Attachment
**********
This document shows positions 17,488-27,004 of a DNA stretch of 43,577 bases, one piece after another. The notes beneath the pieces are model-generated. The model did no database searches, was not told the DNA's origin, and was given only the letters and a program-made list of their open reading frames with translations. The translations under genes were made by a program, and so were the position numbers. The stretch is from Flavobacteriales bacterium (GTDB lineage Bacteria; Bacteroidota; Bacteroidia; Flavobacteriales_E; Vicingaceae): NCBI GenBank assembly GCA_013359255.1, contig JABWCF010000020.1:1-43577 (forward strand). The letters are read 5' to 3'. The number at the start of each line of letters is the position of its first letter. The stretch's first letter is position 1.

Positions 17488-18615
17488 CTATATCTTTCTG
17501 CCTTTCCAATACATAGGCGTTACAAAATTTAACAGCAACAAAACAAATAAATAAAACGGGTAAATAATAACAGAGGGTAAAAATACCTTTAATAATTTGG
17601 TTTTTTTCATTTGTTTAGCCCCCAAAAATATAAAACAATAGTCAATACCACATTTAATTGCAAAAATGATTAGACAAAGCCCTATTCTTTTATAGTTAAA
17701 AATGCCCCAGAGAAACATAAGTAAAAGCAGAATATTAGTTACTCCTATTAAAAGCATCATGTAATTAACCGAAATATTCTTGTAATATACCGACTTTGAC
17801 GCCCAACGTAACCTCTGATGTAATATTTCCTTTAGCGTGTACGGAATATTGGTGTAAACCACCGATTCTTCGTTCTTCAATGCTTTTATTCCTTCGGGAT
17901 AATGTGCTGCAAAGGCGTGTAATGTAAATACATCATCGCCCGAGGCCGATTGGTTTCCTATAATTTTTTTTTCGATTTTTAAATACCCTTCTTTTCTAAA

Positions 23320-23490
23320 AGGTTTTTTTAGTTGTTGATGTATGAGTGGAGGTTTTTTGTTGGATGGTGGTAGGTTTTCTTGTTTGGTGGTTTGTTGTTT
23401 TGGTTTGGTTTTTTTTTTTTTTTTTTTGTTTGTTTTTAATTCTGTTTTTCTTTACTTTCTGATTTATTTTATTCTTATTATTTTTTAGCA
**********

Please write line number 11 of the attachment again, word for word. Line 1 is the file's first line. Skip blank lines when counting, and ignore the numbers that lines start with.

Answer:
23401 TGGTTTGGTTTTTTTTTTTTTTTTTTTGTTTGTTTTTAATTCTGTTTTTCTTTACTTTCTGATTTATTTTATTCTTATTATTTTTTAGCA